Before you trust that sanitizer, watch out for these red flags.

Nearly four months into COVID-19 being an official global pandemic, you're probably familiar with the common safety refrains. Stay home if you're sick. Keep your distance (at least six feet, with 10 to 15 being even better according to our contacts at the CDC). Wear a mask. Wash your hands.

Although soap and water will always win the hand hygiene game since they actually reduce the amount of germs on your skin, hand sanitizer is a passable stand-in to deactivate most germs. It must be hand sanitizer that actually works, though—and there are many sold that can't do the dirty work.

hand sanitizer in car
Credit: Getty / Taechit Taechamanodom

Of course if there is an active hand sanitizer recall, that is one to avoid. Here are five more signs that your hand sanitizer isn't up to the task (and might be putting you at increased risk for potential infections).

1. It's made with essential oils instead of alcohol.

Some websites and blogs have promoted essential oil hand sanitizer recipes, especially this year in light of product shortages. But since you need a fairly high amount of alcohol to break down a microorganism's protective shell, the CDC says a hand sanitizer must be at least 60% alcohol to be effective. Essential oils contain zero, so unless there's alcohol (such as isopropyl alcohol, AKA rubbing alcohol) in the homemade hand sanitizer recipe you're considering, skip it.

2. You've been storing it in your steamy car.

Contrary to that viral social media post, your hand sanitizer won't burst into flames or explode if you store it in your car. It will, however, begin to lose potency—just like the splash of wine you add to your marinara sauce cooks out a bit while it's over high heat. For that reason, it's best to store your hand sanitizer in more steady room temperature conditions. The FDA recommends storing your hand sanitizer in areas where it's always less than 105° F. So rather than leaving a bottle in your car, tuck it in your pocket or purse and bring it with you inside.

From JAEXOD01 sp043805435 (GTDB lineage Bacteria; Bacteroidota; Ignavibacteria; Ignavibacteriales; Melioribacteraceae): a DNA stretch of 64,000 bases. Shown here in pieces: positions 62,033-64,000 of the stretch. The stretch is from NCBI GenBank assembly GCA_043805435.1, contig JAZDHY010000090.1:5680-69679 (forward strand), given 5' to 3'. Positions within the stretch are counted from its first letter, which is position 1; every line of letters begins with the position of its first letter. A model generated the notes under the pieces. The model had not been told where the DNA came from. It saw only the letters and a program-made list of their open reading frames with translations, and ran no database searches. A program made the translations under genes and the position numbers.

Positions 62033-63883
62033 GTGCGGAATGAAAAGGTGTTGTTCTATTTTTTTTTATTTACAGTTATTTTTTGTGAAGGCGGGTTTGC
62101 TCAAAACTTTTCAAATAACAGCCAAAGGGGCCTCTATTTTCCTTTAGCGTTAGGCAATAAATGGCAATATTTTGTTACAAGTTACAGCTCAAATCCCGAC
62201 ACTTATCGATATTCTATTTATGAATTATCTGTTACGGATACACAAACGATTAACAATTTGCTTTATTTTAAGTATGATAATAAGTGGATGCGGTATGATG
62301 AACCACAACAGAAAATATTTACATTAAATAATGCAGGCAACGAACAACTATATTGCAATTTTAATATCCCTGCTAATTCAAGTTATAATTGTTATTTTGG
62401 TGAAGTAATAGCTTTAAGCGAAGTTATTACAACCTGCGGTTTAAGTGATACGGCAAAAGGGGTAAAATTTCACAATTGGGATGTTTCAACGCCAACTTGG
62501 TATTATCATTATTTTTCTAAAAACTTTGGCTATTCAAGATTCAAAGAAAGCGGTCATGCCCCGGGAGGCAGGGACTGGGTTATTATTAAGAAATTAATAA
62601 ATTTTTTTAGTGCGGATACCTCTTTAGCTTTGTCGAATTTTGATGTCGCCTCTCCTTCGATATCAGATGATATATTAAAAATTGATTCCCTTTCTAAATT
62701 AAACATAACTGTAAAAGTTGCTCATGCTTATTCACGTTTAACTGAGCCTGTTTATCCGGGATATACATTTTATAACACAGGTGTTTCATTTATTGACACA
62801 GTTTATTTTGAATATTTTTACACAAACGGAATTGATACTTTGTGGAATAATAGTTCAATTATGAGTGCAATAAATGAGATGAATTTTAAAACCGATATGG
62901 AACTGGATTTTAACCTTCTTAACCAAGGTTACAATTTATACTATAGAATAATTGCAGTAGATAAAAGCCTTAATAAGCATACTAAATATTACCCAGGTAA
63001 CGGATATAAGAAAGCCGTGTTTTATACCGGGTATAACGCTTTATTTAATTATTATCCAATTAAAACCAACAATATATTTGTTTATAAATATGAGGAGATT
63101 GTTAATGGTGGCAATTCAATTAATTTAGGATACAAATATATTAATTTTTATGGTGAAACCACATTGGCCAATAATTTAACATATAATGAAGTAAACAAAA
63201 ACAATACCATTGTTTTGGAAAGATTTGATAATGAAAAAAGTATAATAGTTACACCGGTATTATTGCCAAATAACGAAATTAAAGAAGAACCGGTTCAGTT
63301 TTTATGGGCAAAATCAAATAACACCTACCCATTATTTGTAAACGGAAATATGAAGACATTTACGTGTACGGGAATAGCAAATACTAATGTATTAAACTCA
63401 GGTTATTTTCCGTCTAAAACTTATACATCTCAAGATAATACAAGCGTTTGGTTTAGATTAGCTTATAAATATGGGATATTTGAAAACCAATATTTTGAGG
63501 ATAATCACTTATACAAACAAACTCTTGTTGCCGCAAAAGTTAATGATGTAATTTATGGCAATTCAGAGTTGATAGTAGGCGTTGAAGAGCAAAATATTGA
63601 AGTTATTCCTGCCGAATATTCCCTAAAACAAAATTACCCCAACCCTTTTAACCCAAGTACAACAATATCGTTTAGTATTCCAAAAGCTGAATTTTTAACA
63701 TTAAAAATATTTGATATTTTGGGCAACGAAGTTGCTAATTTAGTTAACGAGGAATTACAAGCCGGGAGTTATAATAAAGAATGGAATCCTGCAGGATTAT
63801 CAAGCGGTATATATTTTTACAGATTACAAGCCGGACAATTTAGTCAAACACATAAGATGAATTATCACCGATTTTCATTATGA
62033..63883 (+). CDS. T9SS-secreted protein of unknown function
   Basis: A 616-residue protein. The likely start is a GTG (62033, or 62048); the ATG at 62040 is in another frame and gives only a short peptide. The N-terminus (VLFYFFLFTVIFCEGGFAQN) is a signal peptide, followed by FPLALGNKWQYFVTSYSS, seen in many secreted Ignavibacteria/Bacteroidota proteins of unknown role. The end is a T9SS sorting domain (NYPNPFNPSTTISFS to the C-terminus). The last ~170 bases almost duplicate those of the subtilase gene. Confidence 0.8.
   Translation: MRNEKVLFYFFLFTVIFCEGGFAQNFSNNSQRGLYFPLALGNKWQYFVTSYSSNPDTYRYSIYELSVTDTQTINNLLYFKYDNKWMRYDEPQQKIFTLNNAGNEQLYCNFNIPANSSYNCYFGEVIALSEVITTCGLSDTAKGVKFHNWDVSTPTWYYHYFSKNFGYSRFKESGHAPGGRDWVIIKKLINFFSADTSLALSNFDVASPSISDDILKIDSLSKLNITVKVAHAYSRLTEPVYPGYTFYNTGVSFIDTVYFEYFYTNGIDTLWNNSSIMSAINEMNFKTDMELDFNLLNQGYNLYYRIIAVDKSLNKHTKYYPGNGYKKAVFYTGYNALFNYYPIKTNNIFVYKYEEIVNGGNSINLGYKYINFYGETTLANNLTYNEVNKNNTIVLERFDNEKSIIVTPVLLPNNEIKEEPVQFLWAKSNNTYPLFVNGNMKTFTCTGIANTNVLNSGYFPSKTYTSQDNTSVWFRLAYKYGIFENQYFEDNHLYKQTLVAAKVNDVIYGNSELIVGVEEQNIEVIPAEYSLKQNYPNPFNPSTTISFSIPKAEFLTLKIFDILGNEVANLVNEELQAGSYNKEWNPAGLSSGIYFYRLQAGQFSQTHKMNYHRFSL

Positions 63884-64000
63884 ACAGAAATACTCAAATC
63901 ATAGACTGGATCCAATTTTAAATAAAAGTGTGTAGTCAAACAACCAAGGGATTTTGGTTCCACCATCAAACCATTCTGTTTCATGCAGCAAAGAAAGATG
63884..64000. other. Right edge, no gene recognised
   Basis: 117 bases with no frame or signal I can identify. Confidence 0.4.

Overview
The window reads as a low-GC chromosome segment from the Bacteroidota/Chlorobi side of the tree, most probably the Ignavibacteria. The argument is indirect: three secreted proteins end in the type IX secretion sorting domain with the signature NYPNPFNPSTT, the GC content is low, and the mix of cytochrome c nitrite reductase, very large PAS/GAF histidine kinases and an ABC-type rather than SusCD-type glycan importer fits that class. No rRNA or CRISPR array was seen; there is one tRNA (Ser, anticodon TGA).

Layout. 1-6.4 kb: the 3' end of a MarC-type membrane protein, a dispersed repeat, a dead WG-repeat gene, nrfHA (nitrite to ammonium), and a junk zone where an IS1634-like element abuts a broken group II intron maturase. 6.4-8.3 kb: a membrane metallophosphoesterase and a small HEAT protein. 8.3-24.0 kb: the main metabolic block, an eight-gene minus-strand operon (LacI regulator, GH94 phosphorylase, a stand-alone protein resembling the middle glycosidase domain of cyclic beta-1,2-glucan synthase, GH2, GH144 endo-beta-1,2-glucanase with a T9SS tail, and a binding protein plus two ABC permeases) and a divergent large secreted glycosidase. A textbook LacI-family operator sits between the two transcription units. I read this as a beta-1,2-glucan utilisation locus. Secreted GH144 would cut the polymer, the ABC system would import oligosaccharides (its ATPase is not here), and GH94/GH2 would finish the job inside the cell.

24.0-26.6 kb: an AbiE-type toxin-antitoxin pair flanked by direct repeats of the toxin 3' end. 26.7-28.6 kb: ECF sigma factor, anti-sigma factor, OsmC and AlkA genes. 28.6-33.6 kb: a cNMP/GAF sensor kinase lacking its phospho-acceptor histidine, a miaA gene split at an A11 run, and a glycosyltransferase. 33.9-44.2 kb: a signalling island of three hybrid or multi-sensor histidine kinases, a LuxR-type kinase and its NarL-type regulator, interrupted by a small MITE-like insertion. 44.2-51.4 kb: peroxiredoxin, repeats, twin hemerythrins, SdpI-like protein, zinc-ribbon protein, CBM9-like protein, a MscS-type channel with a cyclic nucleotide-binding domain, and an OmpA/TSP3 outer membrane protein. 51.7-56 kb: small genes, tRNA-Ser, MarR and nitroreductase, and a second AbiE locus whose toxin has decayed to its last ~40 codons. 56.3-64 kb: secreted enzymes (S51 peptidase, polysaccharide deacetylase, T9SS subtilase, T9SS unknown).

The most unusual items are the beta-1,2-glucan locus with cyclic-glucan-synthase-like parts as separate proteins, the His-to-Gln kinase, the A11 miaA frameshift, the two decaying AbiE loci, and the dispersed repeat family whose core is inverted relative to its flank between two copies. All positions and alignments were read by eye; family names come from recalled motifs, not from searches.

3. If you're trying to use it on visibly dirty hands.

Hand sanitizers are quick and efficient for healthcare workers to use in hospitals and all of us to use on-the-go when soap and sinks aren't handy. Still, when hands are noticeably dirty or greasy from cooking, gardening, camping or something else that requires you digging up dirt or grime, the CDC says you should wash hands thoroughly with soap and water. The grit and grime can prevent the hand sanitizer from working effectively, and sudsing up with soap will remove the grime and germs all at once.

4. It's marketed specifically as a solution for COVID-19.

Since there was such a severe sanitizer shortage early on in the pandemic, the FDA allowed "unlicensed entities" (such as distilleries) to register as facilities to make alcohol-based hand sanitizer "during the duration of the emergency." These can be slightly less regulated, so be on the lookout for a drug facts label that lists ingredients and alcohol percentage—not a label that touts that it can prevent (or worse, cure) any virus.

5. It doesn't have—or is past its—expiration date.

Unless a product is stable for more than 3 years, the FDA says it needs to list an expiration date. The FDA can only verify the effectiveness until that date, so if your bottle doesn't have a date listed or is past its prime, buy a new one. Here are 8 brands that meet the CDC guidelines.